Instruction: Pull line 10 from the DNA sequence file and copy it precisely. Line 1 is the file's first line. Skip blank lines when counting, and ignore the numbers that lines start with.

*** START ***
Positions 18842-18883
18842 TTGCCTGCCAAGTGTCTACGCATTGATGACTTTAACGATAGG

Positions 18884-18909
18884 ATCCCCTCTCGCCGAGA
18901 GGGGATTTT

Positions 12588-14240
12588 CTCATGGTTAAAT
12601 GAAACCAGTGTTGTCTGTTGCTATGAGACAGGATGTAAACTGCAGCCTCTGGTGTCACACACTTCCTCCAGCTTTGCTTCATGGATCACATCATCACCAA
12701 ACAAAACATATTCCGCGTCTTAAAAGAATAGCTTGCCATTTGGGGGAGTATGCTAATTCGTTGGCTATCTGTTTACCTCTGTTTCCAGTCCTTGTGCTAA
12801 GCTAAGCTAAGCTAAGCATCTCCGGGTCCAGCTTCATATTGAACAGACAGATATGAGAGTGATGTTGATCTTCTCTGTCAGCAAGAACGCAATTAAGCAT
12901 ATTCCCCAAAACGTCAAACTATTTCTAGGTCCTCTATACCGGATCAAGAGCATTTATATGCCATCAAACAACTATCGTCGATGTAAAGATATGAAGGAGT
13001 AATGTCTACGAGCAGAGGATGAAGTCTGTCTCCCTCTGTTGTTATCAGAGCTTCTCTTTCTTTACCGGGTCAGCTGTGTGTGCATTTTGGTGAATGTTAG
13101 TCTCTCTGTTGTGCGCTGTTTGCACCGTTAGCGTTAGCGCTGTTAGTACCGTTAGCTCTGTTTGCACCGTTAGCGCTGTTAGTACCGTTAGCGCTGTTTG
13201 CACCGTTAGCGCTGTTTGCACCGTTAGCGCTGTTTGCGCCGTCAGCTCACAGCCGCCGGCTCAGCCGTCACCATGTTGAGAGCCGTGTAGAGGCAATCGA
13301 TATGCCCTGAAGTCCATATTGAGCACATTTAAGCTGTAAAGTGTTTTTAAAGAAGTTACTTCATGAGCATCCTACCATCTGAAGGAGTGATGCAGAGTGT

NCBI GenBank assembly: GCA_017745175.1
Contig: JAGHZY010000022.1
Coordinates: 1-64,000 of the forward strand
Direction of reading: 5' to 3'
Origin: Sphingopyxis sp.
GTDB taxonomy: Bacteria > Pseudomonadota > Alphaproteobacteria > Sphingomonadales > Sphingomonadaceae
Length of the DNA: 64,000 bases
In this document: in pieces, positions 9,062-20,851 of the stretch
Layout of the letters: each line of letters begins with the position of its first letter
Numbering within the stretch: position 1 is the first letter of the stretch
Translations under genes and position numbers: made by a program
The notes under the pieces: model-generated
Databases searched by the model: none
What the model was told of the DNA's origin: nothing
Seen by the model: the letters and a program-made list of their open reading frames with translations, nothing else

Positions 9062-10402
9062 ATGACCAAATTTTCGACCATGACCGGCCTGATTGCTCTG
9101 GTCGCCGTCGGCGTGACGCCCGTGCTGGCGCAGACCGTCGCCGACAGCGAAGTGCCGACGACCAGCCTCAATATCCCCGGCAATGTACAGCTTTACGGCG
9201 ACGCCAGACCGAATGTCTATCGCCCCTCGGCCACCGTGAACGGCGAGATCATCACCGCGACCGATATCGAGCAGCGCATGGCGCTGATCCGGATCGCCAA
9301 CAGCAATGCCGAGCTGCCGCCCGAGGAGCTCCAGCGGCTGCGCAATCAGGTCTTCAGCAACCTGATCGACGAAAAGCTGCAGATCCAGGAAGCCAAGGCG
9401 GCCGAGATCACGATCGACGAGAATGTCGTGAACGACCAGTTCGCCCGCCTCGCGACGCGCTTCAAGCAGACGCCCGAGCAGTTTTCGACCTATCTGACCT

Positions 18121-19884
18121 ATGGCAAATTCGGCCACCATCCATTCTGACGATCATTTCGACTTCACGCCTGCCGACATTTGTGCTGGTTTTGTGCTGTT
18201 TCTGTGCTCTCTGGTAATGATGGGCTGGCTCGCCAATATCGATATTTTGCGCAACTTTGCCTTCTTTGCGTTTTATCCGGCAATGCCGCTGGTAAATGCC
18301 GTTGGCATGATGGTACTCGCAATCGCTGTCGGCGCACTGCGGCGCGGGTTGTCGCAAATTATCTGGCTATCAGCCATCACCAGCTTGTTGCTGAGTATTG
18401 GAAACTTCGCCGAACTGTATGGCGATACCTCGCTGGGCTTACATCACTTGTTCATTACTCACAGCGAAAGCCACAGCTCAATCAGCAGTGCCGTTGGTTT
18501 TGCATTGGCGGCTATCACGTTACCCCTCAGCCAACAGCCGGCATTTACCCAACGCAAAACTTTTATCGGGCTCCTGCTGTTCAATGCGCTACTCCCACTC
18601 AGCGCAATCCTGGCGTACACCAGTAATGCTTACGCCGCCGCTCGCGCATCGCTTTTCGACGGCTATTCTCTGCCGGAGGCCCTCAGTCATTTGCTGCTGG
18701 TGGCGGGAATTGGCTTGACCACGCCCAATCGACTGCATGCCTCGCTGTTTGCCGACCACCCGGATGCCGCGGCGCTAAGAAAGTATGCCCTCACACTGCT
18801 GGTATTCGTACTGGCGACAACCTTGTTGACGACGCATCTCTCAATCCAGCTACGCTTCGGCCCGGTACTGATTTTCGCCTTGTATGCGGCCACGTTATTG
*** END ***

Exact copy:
12801 GCTAAGCTAAGCTAAGCATCTCCGGGTCCAGCTTCATATTGAACAGACAGATATGAGAGTGATGTTGATCTTCTCTGTCAGCAAGAACGCAATTAAGCAT